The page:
Basalt candidates address possible conflicts
Ryan Summerlin March 29, 2014
Three candidates in Tuesday’s Basalt Town Council election outlined different strategies this week for dealing with possible conflicts of interest.
Mark Kittle said he could not vote as a councilman if a possible proposal for expansion by the Roaring Fork Club comes before the board.
“I have a monetary interest. I would recuse myself,” Kittle said.
Kittle’s family owns land that the private golf and fishing club has under contract for purchase. The Roaring Fork Club has discussed the addition of 13 luxury cabins in the past, but there is no current application before the town government.
Kittle said the club has new owners. David Wilhelm and Jim Light “are no longer there,” he said. The new partners are having trouble making the finances work on the expansion, so it is uncertain if an application would come before the board, Kittle said.
Candidate Jeff Orsulak said he would want to participate as a councilman on decisions on Willits Town Center. Orsulak is an architect and planner with Lipkin Warner Planning and Design, a firm that regularly represents Willits Town Center owner Mariner Real Estate Management before the council. The firm also has designed all the building in the core thus far. The mixed-use development was conceived by Michael Lipkin, a partner in the firm.
Orsulak said he doesn’t necessarily see a conflict. People who live in a small town often run into situations where they are involved with different hats, he said.
“That’s how a small town works,” Orsulak said. “We’re all involved in all these things. I happen to be involved in that project, just like if the Roaring Fork Club comes back in, Mark Kittle is involved.”
The Basalt Town Code includes a section titled, “Disclosure of personal interest in a legislative action.” That section says, “Any member of the Town Council who has a personal or private interest in any matter proposed or pending before the Town Council shall disclose such interest to the Town Council and, except as provided in Section 2-280, shall not vote thereon and shall refrain from attempting to influence the decisions of the other members of the governing body in voting on the matter. The Council member shall leave the room during the Council’s discussion and action on the subject, and shall return only when the Council has taken up the next agenda item.”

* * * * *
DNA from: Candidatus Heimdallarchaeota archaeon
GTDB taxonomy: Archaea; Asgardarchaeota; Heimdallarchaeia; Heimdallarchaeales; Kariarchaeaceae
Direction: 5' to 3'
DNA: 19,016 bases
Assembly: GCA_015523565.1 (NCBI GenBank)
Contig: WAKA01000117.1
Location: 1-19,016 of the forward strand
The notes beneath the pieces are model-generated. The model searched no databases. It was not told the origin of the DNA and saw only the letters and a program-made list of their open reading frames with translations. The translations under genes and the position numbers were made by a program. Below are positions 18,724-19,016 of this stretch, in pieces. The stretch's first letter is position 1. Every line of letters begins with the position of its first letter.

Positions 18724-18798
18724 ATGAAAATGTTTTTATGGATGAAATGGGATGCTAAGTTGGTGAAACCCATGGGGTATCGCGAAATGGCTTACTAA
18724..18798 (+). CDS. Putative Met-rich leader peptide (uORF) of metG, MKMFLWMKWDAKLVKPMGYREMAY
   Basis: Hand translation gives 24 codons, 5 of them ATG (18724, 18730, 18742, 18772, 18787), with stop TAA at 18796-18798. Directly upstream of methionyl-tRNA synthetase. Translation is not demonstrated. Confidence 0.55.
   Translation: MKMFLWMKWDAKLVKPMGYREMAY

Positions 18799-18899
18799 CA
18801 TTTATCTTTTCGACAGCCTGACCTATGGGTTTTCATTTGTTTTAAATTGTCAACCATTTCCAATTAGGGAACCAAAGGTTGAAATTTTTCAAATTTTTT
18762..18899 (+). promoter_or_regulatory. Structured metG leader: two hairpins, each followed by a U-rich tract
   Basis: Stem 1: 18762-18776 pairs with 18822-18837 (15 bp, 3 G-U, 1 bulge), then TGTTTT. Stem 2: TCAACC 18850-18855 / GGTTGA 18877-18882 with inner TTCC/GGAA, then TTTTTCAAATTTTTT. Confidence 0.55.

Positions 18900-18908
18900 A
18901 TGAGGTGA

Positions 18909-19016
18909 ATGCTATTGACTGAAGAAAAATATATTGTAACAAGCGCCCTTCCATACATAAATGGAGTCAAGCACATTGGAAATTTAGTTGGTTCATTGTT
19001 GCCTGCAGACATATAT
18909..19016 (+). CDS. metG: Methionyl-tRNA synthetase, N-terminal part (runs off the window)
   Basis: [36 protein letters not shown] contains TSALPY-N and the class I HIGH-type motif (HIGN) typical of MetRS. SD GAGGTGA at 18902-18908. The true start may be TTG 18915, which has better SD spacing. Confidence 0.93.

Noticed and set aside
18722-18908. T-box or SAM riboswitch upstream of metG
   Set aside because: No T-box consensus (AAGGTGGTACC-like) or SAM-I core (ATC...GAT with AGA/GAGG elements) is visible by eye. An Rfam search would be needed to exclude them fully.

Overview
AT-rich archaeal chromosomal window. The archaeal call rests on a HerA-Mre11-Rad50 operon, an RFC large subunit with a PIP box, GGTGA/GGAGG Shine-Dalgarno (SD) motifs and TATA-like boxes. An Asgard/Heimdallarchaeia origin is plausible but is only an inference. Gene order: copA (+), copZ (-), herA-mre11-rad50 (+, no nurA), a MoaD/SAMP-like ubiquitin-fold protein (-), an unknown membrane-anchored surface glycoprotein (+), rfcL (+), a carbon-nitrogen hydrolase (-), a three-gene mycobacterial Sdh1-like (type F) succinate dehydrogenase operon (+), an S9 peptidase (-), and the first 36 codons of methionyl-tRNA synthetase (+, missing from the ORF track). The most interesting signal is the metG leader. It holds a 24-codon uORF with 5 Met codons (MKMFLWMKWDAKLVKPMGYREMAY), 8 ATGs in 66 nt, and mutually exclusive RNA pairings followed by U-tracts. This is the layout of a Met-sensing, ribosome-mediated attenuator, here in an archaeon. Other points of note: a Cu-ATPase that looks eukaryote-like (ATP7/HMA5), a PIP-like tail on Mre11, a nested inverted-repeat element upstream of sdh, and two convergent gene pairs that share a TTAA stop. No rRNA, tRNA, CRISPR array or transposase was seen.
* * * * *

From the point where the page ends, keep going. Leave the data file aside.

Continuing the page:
Section 2-280 allows a council member to vote despite a private interest when a quorum is necessary.
Orsulak said his knowledge of the Willits Town Center land-use approvals, known as a planned unit development, would make his input invaluable as a member of the council.
“When you talk about that PUD, there are maybe three or four people that know that PUD, and I’m one of those three or four people,” he said.
Orsulak said there would be no pressure from his bosses to vote any particular way on Willits Town Center issues.
Ultimately, he said, he would rely on the advice of the town attorney. “That’s what you have to do because you want to make sure there’s not that conflict,” Orsulak said. “But I do live and work in Willits and Basalt. I think it’s important to have people on the council that live and work there.”
Candidate Richard Duddy works as a real estate agent for Shane Aspen Real Estate. He is a co-listing broker for the new Park Modern Condominiums, which are being developed by Lipkin in the residential neighborhood adjacent to Willits Town Center. Part of the marketing campaign for Park Modern claims that the best dining and shopping in Basalt “is clearly in Willits.”
Duddy said he would recuse himself on issues involving Park Modern since he has a business contract with Lipkin, if that were the direction from the town manager and town attorney. However, he said that he doesn’t feel recusal would be necessary.
“I don’t see how it influences me enough to recuse myself,” he said.
Duddy said he lives downtown and has just as much interest seeing the core thrive as he wants to see Willits be successful. He said he doesn’t feel he would have any bias on Willits Town Center issues. He had the co-listing of the lofts in the upper floors of the town center buildings, but the firm no longer has those listings.
Candidate Bernie Grauer is retired and doesn’t face potential conflicts between the council and his profession. Candidate Gary Tennenbaum works for the Pitkin County Open Space and Trails department. The county and town occasionally team for open space issues, but it’s unclear if that would raise conflict issues for Tennenbaum.